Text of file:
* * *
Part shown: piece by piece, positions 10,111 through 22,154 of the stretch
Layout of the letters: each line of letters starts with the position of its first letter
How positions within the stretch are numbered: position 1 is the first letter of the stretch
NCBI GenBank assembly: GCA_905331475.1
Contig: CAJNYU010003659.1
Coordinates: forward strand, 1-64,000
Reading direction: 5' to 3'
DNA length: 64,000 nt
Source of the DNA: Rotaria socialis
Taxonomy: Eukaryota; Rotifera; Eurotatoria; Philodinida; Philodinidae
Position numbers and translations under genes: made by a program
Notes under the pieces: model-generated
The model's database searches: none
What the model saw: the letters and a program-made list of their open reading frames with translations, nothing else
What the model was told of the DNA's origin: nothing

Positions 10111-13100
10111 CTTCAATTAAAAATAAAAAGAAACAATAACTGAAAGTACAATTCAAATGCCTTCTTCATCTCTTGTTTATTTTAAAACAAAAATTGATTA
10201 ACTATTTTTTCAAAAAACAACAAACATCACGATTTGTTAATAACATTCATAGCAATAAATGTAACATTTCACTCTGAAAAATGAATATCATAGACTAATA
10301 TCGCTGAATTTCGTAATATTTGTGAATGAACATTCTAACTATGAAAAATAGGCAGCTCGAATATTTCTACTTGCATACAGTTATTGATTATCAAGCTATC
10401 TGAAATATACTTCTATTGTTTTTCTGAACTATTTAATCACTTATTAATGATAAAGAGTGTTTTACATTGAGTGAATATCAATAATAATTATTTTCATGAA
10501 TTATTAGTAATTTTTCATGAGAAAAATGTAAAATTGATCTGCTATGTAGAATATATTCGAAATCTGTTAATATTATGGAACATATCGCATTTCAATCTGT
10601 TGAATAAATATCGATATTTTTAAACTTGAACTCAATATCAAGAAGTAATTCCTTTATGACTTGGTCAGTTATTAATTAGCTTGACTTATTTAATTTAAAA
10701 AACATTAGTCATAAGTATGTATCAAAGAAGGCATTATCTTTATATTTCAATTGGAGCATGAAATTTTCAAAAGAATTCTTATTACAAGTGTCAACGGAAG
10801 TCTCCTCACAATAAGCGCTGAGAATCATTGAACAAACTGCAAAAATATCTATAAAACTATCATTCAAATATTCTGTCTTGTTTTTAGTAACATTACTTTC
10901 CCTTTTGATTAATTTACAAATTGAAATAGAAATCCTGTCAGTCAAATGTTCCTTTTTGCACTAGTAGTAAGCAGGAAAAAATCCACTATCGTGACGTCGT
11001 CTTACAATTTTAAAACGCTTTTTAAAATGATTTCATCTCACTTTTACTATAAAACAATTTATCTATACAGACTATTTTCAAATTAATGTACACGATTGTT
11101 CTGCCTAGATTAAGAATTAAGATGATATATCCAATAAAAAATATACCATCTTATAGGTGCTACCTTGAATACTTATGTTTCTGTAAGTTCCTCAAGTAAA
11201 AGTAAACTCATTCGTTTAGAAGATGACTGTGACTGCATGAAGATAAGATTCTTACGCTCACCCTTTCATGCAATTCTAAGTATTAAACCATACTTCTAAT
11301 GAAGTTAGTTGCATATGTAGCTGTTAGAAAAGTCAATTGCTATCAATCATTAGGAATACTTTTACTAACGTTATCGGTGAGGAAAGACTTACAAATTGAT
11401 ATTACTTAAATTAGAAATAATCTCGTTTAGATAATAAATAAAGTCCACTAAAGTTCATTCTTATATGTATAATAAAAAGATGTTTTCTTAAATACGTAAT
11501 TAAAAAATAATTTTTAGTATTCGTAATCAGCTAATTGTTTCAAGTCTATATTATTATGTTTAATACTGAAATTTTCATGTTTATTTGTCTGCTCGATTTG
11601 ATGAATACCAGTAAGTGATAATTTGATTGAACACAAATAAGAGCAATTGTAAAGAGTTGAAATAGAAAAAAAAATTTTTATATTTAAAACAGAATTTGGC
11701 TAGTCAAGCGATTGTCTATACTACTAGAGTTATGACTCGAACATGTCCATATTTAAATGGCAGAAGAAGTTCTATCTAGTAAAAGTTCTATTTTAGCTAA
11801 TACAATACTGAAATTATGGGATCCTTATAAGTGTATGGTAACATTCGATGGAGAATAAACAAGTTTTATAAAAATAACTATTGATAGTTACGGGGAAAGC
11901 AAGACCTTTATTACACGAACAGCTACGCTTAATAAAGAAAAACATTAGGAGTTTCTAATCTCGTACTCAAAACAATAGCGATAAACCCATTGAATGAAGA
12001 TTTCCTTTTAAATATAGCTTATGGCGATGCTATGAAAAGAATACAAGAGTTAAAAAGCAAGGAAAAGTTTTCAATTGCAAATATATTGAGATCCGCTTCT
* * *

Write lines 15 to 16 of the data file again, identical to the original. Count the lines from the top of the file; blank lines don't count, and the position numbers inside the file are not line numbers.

What the model was told of the DNA's origin: nothing

Positions 10111-13100